Introduction to Contracting (4 Part Series)
In this article, I'll cover the mindset new contractors may want to consider as they enter the world of contracting. In particular, I’m going to focus on agency and independent contractors for this article (not freelancers)
Also, if you haven't read the other articles in the series, check out the last article where I talked about some of the advantages of incorporating:
As a contractor, even though you may be doing similar work to your employee colleagues , the relationship between you and your client is different. It’s important to understand that contractors are responsible for their own career path and your clients generally do not care about your growth, development, and future aspirations within the company. You’re hired to solve a specific problem using a specific technology stack so interviews traditionally lean heavily on assessing the level of knowledge on that technology stack.
Many organizations have term limits on the length of contracts that can be signed. Though contract extensions are always possible; as a contractor, you will typically be going for interviews more frequently then your employee counterparts.
Organizations interview contractor candidates differently from employees, but as a whole you will still see a wide range of interview styles as a contractor (questions, white-boarding, take home assignments etc.). However, you will not be asked questions about your future interests or growth in the organization and you shouldn’t take this as being inconsiderate - remember, the interview process for contractors is largely an assessment of current skills. That being said, there are two techniques of interviews that you may encounter more frequently than when you were an employee.
Upon reviewing your resume, some organizations will run a very simplified in-person interview for contractor candidates with the intention of judging overall fit. The contract will allow for a short two-week evaluation period. If you do not meet the client’s expected experience after this period, you will be let go. Because organizations can release (from a legal and HR perspective) contractors easier than full-time employees, many organizations adopt this method of on-boarding contractors. You should be paid for the two-week trial at your negotiated rate and your contract will state any notice termination time frame (if any).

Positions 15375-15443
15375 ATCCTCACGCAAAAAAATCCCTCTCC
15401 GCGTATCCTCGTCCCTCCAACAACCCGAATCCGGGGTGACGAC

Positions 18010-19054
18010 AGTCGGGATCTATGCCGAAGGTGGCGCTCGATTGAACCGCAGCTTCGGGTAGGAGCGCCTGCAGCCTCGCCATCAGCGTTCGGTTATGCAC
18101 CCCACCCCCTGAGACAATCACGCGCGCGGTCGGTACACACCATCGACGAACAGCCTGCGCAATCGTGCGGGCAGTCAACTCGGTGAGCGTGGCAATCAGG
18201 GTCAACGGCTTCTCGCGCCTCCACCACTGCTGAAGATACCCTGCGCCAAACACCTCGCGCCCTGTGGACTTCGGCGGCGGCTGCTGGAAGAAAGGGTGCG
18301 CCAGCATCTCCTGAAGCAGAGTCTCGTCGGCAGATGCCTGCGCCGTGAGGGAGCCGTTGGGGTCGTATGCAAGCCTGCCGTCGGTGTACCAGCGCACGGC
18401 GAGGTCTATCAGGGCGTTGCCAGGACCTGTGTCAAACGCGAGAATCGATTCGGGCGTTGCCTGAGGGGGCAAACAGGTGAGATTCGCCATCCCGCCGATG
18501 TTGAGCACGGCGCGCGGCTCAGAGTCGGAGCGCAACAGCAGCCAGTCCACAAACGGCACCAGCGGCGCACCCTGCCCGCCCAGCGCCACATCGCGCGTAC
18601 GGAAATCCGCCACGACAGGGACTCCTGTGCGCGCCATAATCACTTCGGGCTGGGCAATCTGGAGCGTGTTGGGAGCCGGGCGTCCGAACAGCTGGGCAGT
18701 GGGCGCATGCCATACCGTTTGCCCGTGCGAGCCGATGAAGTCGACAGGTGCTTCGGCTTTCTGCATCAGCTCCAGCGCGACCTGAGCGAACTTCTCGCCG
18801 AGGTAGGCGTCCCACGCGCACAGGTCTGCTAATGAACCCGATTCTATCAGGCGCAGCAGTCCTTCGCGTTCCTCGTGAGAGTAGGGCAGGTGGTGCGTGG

Contrasting heavily from the aforementioned on-boarding process, some organizations adopt a heavy technical assessment in their contractor interview process. This approach typically involves technical questions specific to the stack you will be required to work on. It may optionally include a take-home exam. Organizations sometimes adopt this process in order to assess a candidate’s immediate impact on the team.
Regardless of the interview style, the entire process is generally shorter (and you get responses faster) because you are fulfilling an immediate need in the team. Many contractor positions expect you to ‘hit the ground running’.
Keep in mind the length of time invested to obtain contracts. Though many organizations have shortened interview processes for contractors, some send contractors though the same evaluation pipeline as employees. This may result in 3+ rounds of interview and a take home assignment for a 6 month contract! As a contractor, you need to evaluate if this revenue prospect is worth the effort. For inexperienced contractors, take home tests are the norm. But for experienced contractors, many will not accept take-home assignments because it’s not worth their time (and they have existing anchor clients for work).
Employees are a valuable asset to an organization. Thus, employee interviews are regarded as a two-way evaluation - i) to see if the candidate is an appropriate fit to the organization and ii) if the organization can provide the mentorship and growth for required by the candidate. Contracting is different - these organizations are your clients and you are a service provider.
While some of the things I mentioned might seem daunting, there are many things that contractors do to mitigate interview thrashing (stay tuned for another blog post!). If you enjoy specializing in specific technologies or prefer a more business to business relationship between you and the people you work for, then contracting might be the path for you!
In my next article, I’m going to talk about specific aspects of contracts. Stay tuned!